I thought to myself that I’d sort of studied blockchain before earlier this year in January, so I went back home to read up more, to watch more videos on blockchain, and that’s when I really understood it. I was amazed – why did I not understand this earlier? It’s such a revolutionary piece of technology!

At that time, I was also looking to invest in stocks. But after studying blockchain, I realised that blockchain is the underlying technology behind Bitcoin and Ethereum. Then, I pulled out the price charts, and I was like ‘oh wow, this thing grew by more than a thousand percent’. So if I put my money into stocks, does it really make sense? I took out 2 thirds of my savings, my cold hard savings, none of which were from my parents, and I put it in crypto.

The rest is history.

Were you able to tie these interests to your school life?

LO: Yes, definitely! I was a pure Humanities student back in Junior College; I studied China Studies in English, Economics, and Geography. Very heavyweight subjects, and they taught me important skill sets that I’m able to apply in the crypto world. The first thing is, the ability to be analytical, the ability to question every single source you come across, and the whole idea of being sceptical but not cynical – not dismissing things entirely and having an open mind. It’s especially relevant to this space because there’s so much false information and half-truths. How do you verify your sources? Such skills come in handy. Good clarity of thought is important in this sea of misinformation.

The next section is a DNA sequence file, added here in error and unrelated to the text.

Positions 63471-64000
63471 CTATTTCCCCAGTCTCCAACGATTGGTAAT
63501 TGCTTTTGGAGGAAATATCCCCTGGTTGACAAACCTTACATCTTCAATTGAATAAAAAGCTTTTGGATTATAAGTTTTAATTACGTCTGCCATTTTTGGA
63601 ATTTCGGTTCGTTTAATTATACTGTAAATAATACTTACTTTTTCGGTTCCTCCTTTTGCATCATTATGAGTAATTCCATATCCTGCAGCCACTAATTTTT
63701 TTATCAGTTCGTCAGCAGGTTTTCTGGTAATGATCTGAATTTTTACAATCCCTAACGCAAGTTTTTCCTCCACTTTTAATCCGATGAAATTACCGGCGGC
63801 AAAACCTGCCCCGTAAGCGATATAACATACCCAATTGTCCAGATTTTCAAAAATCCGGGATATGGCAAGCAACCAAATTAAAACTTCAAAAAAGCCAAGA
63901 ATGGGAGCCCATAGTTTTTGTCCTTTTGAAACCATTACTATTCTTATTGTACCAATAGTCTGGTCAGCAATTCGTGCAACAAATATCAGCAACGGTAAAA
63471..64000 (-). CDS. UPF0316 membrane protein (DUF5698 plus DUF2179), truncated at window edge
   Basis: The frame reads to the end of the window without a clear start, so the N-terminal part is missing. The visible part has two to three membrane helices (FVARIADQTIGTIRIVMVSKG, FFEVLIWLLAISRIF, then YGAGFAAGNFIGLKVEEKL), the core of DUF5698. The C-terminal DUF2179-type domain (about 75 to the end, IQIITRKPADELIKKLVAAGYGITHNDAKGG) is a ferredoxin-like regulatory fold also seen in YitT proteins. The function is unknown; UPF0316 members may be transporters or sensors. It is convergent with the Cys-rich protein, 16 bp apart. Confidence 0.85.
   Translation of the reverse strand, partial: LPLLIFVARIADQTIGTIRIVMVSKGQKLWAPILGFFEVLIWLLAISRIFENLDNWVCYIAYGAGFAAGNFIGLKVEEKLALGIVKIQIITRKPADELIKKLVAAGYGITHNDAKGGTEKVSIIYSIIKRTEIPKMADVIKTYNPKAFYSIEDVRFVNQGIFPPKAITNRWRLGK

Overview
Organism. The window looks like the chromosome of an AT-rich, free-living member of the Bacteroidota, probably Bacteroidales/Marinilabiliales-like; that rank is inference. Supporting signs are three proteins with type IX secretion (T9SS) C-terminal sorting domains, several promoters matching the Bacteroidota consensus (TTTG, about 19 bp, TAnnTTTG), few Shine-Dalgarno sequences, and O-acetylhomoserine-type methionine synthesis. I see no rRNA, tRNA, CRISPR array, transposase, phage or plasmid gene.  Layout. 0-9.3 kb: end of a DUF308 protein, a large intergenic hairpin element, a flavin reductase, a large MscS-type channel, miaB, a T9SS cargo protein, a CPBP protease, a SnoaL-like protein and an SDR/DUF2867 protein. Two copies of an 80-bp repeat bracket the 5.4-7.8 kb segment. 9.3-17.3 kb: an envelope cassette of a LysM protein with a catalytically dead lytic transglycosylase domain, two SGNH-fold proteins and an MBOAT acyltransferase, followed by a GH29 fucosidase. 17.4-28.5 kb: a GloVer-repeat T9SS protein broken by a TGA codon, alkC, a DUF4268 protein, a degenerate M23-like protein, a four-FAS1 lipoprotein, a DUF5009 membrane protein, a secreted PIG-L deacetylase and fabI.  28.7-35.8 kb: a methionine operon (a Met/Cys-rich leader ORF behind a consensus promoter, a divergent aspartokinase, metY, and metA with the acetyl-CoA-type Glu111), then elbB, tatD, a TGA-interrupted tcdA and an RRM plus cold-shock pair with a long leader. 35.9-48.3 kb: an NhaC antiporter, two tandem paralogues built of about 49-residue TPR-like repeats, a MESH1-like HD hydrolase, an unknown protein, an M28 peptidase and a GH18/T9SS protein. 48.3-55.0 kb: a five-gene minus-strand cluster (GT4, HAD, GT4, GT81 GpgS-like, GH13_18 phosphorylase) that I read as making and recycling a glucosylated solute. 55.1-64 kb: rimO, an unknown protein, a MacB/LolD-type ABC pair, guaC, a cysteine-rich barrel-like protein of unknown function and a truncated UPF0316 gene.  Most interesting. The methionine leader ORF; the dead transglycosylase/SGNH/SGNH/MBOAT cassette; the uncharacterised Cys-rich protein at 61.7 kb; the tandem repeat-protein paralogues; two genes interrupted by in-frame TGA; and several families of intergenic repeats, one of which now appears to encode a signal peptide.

China Studies in English was also very useful because I got to understand how China thinks, how the regulators think, and how the Communist Party thinks. In the crypto space, it’s interesting. You have many different countries adopting different stances with regards to how best to regulate cryptocurrencies. China, for instance, took a hard-line stance. Studying China Studies in English really helped me understand why China took such a hard-line stance.

For people who don’t really understand how China thinks, they have a rather simplistic view. For me, I think China made a smart political move. There are so many scams going on in China, and China is such a large country. Moreover, there is only one party ruling the entire country. How do you safeguard all your citizens against all these scams? And suddenly you have such large capital outflow from the country? Your first step is really to just ban it.